Foreclosure activity in the U.S. increased from September to October, driven mostly by a jump in scheduled foreclosure auctions and homes repossessed by lenders. RealtyTrac’s monthly foreclosure report shows changes in foreclosure activity — default notices, bank repossessions and scheduled auctions of residential properties — across the country, on a state level and in the 20 most populated metropolitan statistical areas (MSAs).
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Though foreclosure activity is down year-over-year — there were 8% fewer properties in foreclosure in October 2014 than in October 2013 — the 15% month-over-month increase in foreclosure filings is the biggest monthly jump since March 2010, when foreclosure activity in the U.S. peaked. A spike in bank repossessions greatly contributed to that: There was a 22% monthly increase in bank repossessions (REOs), which is the largest monthly increase since June 2009.
Overall, repossessions declined 26% from last year, but 16 states saw an annual increase. Here are the five states that saw the largest jumps in people losing their homes through repossession in October.
5. New York
Number of properties repossessed: 293
Increase in REOs: 18%
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Overall, New York doesn’t have a very high foreclosure rate. It’s ranked 29th among all states for foreclosure activity, and properties with a foreclosure filing declined about 3% from last month. At the same time, foreclosures increased 12% from last year, and New York City experienced a 7% annual increase (it reported the fifth-largest increase of the 10 major MSAs with an uptick in foreclosures). One in every 1,931 properties in New York state is in foreclosure.
Number of properties repossessed: 209
Increase in REOs: 20%
Foreclosure activity increased the most in Oregon, with the exception of the District of Columbia, in which filings spiked 354.55% from 2013. Among the 50 states, however, Oregon gets the distinction of biggest jump in foreclosure activity (up 175.6%), just narrowly beating out Mississippi’s increase (up 175.36%). One in every 1,335 properties in Oregon is in foreclosure.
3. New Jersey
Number of properties repossessed: 522
Increase in REOs: 22%
Three cheers for New Jersey: Last month, it ranked No. 2 in states with the highest foreclosure rates, but it dropped to No. 9 with a 42% decline in activity. Only one in every 878 New Jersey properties has a foreclosure filing on it, down from one in 511. Despite the fall in ranking and foreclosure activity, it experienced a significant jump in repossessions.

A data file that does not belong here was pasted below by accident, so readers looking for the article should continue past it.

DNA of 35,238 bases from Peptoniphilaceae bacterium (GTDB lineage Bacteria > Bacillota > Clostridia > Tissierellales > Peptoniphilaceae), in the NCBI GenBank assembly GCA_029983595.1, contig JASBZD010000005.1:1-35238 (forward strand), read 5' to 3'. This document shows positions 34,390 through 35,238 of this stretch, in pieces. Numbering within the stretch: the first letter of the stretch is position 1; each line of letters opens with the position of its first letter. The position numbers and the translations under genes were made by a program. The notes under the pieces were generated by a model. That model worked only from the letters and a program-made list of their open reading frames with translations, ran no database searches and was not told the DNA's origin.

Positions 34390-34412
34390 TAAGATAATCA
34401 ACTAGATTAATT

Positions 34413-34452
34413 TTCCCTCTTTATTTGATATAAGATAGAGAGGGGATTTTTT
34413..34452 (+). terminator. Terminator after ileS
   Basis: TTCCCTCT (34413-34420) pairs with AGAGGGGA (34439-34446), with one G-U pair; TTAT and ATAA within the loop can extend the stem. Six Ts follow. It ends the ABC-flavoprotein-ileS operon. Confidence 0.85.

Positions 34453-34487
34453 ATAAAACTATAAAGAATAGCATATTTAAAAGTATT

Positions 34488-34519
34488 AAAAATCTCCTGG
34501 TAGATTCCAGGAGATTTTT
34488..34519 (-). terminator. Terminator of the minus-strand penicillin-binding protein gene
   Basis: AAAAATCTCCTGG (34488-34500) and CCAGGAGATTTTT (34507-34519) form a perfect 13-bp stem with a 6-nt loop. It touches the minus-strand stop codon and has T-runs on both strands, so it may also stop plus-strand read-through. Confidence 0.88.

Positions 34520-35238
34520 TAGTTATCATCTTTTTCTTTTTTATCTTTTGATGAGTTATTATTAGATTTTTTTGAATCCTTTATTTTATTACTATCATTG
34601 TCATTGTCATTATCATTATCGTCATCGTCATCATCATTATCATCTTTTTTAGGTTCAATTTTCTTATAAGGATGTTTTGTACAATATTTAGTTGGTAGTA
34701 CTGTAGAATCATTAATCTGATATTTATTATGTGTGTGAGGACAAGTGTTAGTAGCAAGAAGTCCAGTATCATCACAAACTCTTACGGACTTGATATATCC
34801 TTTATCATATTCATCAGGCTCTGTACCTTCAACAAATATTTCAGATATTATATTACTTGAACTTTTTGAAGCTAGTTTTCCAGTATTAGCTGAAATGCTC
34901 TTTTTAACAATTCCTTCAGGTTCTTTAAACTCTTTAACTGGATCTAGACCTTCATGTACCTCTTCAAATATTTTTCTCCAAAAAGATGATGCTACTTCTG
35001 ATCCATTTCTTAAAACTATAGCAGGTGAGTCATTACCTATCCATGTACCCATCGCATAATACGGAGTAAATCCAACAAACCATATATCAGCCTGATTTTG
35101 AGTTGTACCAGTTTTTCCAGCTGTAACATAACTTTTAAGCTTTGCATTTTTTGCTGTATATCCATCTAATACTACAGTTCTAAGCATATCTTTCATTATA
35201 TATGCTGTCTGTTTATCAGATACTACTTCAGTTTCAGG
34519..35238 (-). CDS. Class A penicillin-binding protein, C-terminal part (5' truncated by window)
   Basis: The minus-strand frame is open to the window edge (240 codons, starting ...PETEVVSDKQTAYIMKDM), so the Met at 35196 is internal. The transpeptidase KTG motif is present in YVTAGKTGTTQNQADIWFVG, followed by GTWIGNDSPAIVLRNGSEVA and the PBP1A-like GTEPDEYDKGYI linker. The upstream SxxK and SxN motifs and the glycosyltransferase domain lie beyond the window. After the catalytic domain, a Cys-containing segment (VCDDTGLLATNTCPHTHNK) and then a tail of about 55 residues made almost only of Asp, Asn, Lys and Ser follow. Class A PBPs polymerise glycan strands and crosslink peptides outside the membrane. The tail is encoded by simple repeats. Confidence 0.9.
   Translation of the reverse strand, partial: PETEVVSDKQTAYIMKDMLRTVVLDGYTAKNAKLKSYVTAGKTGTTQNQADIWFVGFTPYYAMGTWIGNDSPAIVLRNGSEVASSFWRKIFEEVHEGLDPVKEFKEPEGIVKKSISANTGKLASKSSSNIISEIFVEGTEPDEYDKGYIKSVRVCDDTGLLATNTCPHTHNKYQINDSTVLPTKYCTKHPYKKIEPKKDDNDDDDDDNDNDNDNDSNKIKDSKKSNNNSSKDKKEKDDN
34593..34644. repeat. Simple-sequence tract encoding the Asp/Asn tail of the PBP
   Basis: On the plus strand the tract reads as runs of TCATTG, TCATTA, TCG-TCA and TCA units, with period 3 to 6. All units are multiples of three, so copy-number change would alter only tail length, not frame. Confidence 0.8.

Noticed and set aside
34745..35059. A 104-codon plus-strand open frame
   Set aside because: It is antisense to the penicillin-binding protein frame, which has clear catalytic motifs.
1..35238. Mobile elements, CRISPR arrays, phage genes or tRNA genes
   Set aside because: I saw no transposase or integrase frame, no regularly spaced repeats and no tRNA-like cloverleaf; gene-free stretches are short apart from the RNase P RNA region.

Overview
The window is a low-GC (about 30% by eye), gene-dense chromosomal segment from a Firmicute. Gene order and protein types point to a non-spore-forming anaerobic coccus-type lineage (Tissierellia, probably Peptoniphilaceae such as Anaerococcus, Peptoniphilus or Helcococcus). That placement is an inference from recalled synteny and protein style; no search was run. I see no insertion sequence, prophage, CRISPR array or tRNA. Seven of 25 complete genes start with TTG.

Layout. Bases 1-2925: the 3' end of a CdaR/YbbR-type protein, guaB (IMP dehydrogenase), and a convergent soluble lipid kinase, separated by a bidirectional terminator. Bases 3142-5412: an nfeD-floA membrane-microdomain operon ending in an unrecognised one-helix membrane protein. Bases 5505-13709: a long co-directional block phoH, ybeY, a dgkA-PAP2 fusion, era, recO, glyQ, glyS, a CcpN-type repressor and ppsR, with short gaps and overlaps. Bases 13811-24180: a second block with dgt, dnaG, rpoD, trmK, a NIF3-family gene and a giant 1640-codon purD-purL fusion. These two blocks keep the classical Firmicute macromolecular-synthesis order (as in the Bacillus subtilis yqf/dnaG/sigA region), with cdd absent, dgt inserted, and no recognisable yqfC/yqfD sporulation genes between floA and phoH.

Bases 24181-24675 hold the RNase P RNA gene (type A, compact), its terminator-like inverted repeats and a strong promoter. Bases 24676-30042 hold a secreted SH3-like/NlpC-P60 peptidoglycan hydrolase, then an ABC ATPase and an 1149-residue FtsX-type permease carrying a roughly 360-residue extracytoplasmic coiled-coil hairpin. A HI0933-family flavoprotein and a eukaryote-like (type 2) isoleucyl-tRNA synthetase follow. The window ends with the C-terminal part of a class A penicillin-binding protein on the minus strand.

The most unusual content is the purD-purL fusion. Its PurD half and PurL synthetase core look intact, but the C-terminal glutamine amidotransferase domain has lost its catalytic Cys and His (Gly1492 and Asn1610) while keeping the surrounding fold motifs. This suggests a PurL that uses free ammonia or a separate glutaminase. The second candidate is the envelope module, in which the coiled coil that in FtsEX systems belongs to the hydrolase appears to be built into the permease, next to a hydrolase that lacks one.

Number of properties repossessed: 1,189
Increase in REOs: 25%
Foreclosure activity in Pennsylvania hasn’t changed much since October 2013 — it dropped 1.53% — but a large portion of the foreclosure filings in October involved REOs. More than 1,000 properties were repossessed, an increase of 25% from last year, and it has the 13th highest foreclosure rate with one in every 1,126 Pennsylvania properties in some state of foreclosure.
Number of properties repossessed: 1,602
Increase in REOs: 190%
There’s a lot going on in this small state. Its $69,826 median income makes it the richest state, according to the U.S. Census Bureau, but it also has the highest foreclosure rate. It unseated Florida from that dubious throne in October. Foreclosures increased 68% from September and 30% from 2013 to a 51-month high of one in 400 properties in foreclosure.
Including Maryland, the five states with the highest foreclosure rates are Florida (one in 444, down 25% from 2013); Nevada (one in 596, down 25%); Ohio (one in 674, down 22%); and Illinois (one in 712, down 22%).
A foreclosure is difficult to deal with and challenging to recover from. However, over time and with effort you can rebuild your finances and credit. If you’re working to recover from a foreclosure, it’s important to check your credit reports and credit scores and come up with a game plan. You can pull your credit reports for free once a year on AnnualCreditReport.com and you can see two of your credit scores for free, updated monthly, on Credit.com.
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Christine DiGangi covers personal finance for Credit.com. Previously, she managed communications for the Society of Professional Journalists, served as a copy editor of The New York Times News Service and worked as a reporter for the Oregonian and the News & Record.